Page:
Bristol childhood obesity clinic forms blueprint for national NHS pilot

  • 16 November 2021

Children and young people with severe obesity will receive intensive support with a pilot of 15 new specialist NHS services based on a clinic in Bristol.

The Care of Childhood Obesity (CoCO) clinic at the Bristol Royal Hospital for Children has been supporting children in the area since the early 2000s. It is led by clinicians and researchers from University Hospitals Bristol and Weston NHS Foundation Trust, the National Institute for Health Research Bristol Biomedical Research Centre (NIHR Bristol BRC) and the University of Bristol.

CoCO has treated thousands of children from across the South West since its launch and delivers a multi-system approach to treatment that combines nutritional advice, psychological and social support with new medical interventions.

In England, the number of children living with obesity doubles from the start of primary school to the end of primary school – with latest data showing that one fifth of children aged 10-11 in England live with obesity.

One thousand children a year, aged between two and 18 and experiencing health complications related to severe obesity such as Type 2 diabetes, liver disease and abnormal sleep, will be supported to lose weight through the new services.

Children will also receive specialist treatment and tailored care packages developed with their family, which could include diet plans, mental health treatment and coaching.

Tailored interventions will be provided with a full clinical team, including support from dietitians, psychologists, specialist nurses, social workers, youth workers and a paediatrician to ensure all health needs of each child are met.

As well as providing expert treatment, the services will identify the factors causing obesity in children, considering their mental and physical health.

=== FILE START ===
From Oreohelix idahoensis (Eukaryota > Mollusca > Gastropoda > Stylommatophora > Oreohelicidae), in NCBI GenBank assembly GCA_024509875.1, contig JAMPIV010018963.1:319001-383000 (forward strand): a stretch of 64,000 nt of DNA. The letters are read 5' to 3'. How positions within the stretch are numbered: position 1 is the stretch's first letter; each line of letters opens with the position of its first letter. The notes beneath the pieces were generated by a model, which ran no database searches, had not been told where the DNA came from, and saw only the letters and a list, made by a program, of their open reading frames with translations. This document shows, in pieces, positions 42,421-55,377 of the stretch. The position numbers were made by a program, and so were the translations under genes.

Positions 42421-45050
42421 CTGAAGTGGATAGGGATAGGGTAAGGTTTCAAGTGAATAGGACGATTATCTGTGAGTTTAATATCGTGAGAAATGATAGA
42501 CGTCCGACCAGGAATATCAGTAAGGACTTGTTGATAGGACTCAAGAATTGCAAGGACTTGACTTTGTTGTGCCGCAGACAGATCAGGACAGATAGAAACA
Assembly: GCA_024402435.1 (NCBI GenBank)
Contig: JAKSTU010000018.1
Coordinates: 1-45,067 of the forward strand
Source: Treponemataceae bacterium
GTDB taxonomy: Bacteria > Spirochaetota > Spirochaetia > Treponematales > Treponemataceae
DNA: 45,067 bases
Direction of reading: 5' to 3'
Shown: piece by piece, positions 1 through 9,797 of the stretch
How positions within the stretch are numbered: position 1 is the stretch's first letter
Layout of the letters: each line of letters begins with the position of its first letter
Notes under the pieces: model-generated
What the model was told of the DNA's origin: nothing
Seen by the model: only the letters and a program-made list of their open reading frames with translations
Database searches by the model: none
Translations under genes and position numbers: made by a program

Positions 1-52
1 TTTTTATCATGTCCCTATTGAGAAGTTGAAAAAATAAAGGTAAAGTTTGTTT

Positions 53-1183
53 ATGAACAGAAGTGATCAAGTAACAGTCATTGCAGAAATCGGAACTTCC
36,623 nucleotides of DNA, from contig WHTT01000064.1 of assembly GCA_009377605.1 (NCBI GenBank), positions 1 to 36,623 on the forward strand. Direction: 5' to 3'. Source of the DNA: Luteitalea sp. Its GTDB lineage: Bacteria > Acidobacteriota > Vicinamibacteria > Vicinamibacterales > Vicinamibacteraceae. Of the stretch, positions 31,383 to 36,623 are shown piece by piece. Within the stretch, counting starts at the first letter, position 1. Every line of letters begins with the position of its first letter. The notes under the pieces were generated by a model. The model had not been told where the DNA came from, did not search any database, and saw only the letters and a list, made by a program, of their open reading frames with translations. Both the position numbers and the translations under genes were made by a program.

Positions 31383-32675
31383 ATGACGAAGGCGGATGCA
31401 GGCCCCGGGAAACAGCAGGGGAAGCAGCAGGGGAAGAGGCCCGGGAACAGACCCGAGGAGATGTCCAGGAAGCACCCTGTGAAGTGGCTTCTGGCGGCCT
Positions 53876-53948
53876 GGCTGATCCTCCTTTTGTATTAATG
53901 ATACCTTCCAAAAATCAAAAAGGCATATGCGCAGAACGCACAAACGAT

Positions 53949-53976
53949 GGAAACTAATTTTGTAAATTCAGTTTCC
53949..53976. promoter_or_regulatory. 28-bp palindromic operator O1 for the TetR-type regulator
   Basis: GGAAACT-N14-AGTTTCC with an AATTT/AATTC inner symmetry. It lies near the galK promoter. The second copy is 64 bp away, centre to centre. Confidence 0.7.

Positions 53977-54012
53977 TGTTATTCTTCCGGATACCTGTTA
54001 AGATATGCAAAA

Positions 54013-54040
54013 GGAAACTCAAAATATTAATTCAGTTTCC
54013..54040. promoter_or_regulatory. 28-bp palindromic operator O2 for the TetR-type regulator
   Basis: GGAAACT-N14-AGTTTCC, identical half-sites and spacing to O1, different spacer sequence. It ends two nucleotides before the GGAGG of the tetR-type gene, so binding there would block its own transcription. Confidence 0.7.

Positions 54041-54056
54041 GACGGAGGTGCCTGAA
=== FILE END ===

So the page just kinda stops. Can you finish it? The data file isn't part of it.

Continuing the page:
Amanda Pritchard, chief executive of the NHS in England said:

“The pandemic has shone a harsh light on obesity – with many vulnerable young people struggling with weight gain during the pandemic.

“Left unchecked, obesity can have other very serious consequences, ranging from diabetes to cancer.

“This early intervention scheme aims to prevent children and young people enduring a lifetime of ill-health.

“The NHS Long Term Plan committed to take more action to help children and young people with their physical and mental health and these new services are a landmark moment in efforts to help them lead longer, healthier and happier lives.”

Professor Julian Hamilton-Shield, Professor of Diabetes and Metabolic Endocrinology at the Bristol Royal Hospital for Children, NIHR Bristol BRC and the University of Bristol, said:

“Many children and young people with excess weight experience significant complications that can make them very unwell.

“Using a team of experts from many disciplines, including specialist dieticians, social support workers, and mental health professionals, we can pinpoint the exact causes of weight gain and create tailored treatment plans for each child to help accelerate weight loss and address the complications caused.

“The creation of these 15 new clinics across the country demonstrate the NHS’s commitment to help tackle obesity and provide more local access to specialist weight management support for children in England.”

Find out more about research at the Care of Childhood Obesity (CoCO) clinic (PDF)